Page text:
legal grave in which it had been rotting for three hundred years, and
declared part of the law of our Constitution. In one sense, it was the
only way out of the paradox that the “Metric Martyrs” case had apparently
raised. By announcing that there was a “hierarchy of Acts of Parliament”
– “ordinary” and above them “constitutional”, the Judges were able to
save the European Communities Act from implied repeal. Undoubtedly, they
emphasised, European Union law is supreme in this country-but only to the
extent given by the European Communities Act, which can be repealed
should Parliament explicitly decide to do. Even so, short of explicit
repeal, it is immune from any implied repeal.

But in another sense, the judgment is only an extension of the growing
impatience that Judges have felt for a very long time with the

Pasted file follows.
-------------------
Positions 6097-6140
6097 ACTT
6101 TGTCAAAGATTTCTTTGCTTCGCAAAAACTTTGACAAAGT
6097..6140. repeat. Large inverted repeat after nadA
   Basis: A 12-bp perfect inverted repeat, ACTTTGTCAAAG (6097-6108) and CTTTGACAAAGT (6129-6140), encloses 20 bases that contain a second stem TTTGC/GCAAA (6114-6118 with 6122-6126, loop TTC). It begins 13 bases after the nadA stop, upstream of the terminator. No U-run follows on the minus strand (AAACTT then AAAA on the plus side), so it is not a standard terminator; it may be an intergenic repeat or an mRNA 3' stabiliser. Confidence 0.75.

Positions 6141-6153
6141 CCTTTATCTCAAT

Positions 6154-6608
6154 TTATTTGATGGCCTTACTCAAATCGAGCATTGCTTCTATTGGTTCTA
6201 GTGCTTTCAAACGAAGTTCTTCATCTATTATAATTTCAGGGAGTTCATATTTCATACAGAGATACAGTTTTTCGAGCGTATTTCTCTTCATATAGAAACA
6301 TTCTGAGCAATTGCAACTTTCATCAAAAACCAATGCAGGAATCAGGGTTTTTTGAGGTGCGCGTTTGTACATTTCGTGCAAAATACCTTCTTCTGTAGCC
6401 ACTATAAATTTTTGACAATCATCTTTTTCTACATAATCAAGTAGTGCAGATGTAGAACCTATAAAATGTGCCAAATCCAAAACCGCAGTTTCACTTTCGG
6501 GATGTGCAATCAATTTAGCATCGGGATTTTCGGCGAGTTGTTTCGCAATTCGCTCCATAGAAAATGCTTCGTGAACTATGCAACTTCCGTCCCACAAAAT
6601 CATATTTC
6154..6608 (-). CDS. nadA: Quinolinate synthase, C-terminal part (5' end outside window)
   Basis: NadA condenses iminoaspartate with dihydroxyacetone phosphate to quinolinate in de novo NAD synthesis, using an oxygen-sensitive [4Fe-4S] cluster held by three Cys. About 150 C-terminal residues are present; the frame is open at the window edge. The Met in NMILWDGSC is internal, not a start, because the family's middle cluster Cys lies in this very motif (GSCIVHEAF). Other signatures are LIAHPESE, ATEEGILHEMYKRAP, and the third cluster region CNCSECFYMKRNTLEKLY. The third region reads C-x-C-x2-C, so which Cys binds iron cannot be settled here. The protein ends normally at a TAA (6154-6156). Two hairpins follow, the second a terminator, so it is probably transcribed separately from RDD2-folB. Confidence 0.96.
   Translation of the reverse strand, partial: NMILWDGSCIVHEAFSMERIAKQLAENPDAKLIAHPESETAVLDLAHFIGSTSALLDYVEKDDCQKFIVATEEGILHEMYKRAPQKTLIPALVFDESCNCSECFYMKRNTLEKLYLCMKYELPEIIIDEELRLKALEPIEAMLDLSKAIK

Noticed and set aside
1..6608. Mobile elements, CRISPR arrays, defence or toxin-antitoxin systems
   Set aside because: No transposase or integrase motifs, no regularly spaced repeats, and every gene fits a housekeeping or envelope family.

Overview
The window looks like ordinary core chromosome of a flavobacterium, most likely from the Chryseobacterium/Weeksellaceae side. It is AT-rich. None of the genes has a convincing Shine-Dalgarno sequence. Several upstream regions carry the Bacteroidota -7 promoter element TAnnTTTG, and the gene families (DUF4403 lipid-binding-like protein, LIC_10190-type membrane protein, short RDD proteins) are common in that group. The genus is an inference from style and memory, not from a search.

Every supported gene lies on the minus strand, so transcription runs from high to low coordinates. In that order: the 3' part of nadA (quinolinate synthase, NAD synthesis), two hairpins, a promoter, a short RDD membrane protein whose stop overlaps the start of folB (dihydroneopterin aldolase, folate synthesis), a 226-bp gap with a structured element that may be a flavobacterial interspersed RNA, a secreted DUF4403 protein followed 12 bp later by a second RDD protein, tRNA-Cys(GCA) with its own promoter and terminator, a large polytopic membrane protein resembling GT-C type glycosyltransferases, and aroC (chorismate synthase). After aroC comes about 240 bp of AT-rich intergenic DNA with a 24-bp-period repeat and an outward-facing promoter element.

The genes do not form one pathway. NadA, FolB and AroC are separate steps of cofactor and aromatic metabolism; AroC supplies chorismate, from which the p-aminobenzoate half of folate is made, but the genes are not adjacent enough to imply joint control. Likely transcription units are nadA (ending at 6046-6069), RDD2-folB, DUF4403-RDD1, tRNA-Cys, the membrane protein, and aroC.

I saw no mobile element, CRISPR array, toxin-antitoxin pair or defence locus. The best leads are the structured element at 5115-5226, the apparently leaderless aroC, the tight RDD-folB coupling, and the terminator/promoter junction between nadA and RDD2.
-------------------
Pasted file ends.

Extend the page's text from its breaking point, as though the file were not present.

constraints imposed on them by the doctrine of parliamentary sovereignty.
And, in spite of the status given for the moment to the European
Communities Act, these are constraints that should be regarded with
impatience by everyone who values freedom in this country.

“The sovereignty of the Crown in Parliament” is a nice set of words. The
phrase rolls off the tongue and carries the mind back to earlier ages in
our history. But the phrase no longer describes what is at all a
desirable state of affairs. We are ruled by people who get an almost
sexual thrill from messing up our lives. Because they run the two main
parties, they are able to pack the House of Commons with a combination of
sheep who would vote black white and white black if ordered, and of